In 1933, the US government, in a desperate move to keep control over the currency, banned private ownership of gold.
The gold ‘ban’, known as ‘Executive Order 6102’ back then, existed for 31 years. The main rationale behind the order was actually to remove the constraint on the Federal Reserve preventing it from increasing the money supply during the depression.
A gold ban is comparatively easy to put into action due to gold’s physicality. It’s hard to transport (especially when trying to flee a government) or to protect. Your Bitcoin however, you will be able to ‘transport’ even just by memorizing a series of 12-24 words (the so-called ‘seed phrase‘) – and on top of that, to optionally protect them using a ‘password’ (a 25th word). That way, you can take your Bitcoin with you wherever you want, whenever you want – globally. No one even knows that you own any!
Even if governments were perfectly organized and aligned on a global level to ‘prohibit Bitcoin’ – one could still find markets or persons interested in exchanging them. All you need is the Internet, but on top of that, Bitcoin can even be transferred by satellite connections, through Mesh networks, mobile phone text messages and other means these days.
But what if mining were banned, wouldn’t that stop the ability to store transactions and to mine new Bitcoin? Indeed – the obstacle for such an intended ban to be successful is just that mining is also possible everywhere in the world (which is why Bitcoin’s distinctive superpower over other projects, it’s extremely high and multifaceted levels of decentralization, are so crucial). Even if China – where the world’s major mining pools are located – would ‘ban Bitcoin’: miners in other countries would be too happy to take over, and to mine these precious Bitcoin by themselves. Actually, for the decentralization of Bitcoin mining, such a ban by a major country would be very positive, it would immediately result in more balanced distribution of the Bitcoin hash rate!
When looking at such scenarios from a macro perspective, attacks by governments may very well even make Bitcoin stronger in the long run. Of course, a government that would somehow be able to attack Bitcoin with a lot of hash power, or by trying to block on-ramps and off-ramps for Fiat money (exchanges) would cause a shock in the markets and even the community at first. But immediately after that, all available brainpower in the community would flow right into how to work around the respective obstacles, and it is therefore very likely that a solution either already exists, or that one would quickly be found (unless things wouldn’t even smooth out by themselves, for example by a boost in p4p trading … we even have concrete examples for this: a ‘Bitcoin ban’ in Nigeria in 2021 resulted a) in a massive rise in price for Bitcoin, b) more distrust in Nigeria’s fiat currency, and c) an explosion in p4p trading activities even apart from the Internet, which reduced the governmental impact on Bitcoin trading compared instead of increasing it as intended).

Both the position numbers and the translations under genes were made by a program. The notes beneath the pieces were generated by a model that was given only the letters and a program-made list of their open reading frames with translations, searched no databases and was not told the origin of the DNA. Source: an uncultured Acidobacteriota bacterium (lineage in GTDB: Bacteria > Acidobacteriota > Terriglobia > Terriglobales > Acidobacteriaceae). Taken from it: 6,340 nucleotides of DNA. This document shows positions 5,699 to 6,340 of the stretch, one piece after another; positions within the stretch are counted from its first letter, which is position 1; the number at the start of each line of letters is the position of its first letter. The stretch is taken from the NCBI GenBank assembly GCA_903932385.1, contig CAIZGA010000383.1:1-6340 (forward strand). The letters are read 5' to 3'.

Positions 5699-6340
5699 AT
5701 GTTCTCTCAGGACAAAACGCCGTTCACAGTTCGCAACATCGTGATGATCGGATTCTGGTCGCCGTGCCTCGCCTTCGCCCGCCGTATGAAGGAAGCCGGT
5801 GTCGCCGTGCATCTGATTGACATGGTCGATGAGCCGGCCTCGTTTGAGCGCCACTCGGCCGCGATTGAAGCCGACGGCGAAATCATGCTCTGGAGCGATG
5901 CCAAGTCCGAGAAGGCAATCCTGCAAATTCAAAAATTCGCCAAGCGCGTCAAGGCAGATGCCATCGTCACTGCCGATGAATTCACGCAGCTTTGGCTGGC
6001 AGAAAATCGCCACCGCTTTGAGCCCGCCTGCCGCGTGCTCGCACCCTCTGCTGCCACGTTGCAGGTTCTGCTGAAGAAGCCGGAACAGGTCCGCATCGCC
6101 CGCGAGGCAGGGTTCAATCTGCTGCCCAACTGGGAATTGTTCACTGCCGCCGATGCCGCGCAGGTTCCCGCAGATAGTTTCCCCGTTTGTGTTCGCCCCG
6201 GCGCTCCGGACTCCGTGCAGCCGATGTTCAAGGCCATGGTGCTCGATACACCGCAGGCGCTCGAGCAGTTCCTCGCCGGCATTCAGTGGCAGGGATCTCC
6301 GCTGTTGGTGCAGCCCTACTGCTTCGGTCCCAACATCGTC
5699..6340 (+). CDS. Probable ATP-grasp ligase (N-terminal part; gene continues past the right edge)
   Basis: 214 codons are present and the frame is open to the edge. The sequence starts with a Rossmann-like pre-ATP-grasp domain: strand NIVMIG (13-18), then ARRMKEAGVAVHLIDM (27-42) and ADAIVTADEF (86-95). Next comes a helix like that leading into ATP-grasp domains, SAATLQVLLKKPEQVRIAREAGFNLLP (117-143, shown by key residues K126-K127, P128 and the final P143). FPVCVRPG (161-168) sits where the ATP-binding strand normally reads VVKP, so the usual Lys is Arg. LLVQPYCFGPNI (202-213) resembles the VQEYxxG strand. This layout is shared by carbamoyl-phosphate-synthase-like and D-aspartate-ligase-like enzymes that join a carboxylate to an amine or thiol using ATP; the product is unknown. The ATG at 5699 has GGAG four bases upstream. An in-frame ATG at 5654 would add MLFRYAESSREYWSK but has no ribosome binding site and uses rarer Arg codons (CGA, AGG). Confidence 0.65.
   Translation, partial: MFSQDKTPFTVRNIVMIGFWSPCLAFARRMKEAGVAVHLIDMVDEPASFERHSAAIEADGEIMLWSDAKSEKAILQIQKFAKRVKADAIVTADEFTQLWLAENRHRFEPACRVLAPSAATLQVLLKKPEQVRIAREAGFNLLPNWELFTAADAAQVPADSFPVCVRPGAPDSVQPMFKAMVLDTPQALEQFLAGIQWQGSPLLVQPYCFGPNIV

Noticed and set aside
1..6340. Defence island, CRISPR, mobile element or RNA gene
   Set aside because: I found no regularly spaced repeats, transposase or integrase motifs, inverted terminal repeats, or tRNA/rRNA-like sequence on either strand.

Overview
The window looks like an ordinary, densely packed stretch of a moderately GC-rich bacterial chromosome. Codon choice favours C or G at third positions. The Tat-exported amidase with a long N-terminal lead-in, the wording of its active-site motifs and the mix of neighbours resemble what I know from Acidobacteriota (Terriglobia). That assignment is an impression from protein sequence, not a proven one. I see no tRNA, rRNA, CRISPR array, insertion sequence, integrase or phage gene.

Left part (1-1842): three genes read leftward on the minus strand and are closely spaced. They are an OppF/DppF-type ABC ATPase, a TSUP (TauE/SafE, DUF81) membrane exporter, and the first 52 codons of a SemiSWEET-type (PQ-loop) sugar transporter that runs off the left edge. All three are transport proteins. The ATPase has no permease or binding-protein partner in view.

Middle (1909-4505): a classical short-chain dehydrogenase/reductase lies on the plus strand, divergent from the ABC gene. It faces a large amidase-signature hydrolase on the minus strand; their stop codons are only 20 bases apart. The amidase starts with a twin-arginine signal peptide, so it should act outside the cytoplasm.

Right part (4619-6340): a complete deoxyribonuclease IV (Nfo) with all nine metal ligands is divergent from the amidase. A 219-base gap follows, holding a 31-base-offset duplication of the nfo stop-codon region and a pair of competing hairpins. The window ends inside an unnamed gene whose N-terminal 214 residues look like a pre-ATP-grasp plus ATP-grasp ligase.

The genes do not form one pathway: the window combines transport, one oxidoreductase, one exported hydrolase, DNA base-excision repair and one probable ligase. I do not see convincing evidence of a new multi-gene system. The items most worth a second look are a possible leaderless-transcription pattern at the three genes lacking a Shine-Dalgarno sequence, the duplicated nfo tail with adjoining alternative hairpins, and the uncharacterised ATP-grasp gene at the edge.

Another, often underestimated factor, is that an increasing number of powerful people and system-critical corporations (like politicians, billionaires, major funds, banks, Tesla, Square and others, not just from Western, but also many Asian countries by the way) already have relevant stakes in Bitcoin, and they would be very unhappy if their governments would effectively destroy their investment.
For all the points mentioned above, the most frequent ‘attack’ vectors (if we want to call them that way) of most governments against Bitcoin is taxation today. Effectively, the government wants its share of your financial gains – most will ultimately accept that (considering that the price appreciation of Bitcoin more than covers the tax they’ll have to pay for it). What is a more serious but also increasingly frequent attack against some of Bitcoin’s fungibility & privacy properties are address disclosures / registrations (as always, with the excuse of having to fight ‘criminal abuse‘), also known as ‘KYC’ / ‘AML’.
All in all though, the means of governments to effectively ‘shut down’ Bitcoin for an ‘effective’ enough amount of time to ‘get rid’ of it are minuscule, but would turn out to be extremely costly in terms of money, their credibility, the images of their respective ‘main’ currencies and ultimately even result in an almost ‘untouchable’ image of Bitcoin as a monetary system. On top of that of course, a government ban would also destroy a country’s own opportunity to capitalize on Bitcoin’s success in the future, by making it harder to accumulate Bitcoin for their own treasury reserves. As long as Bitcoin never had to overcome a head-on attack by governments, at least all the carefully served media FUD and worries keep adoption and growth at reasonable levels.
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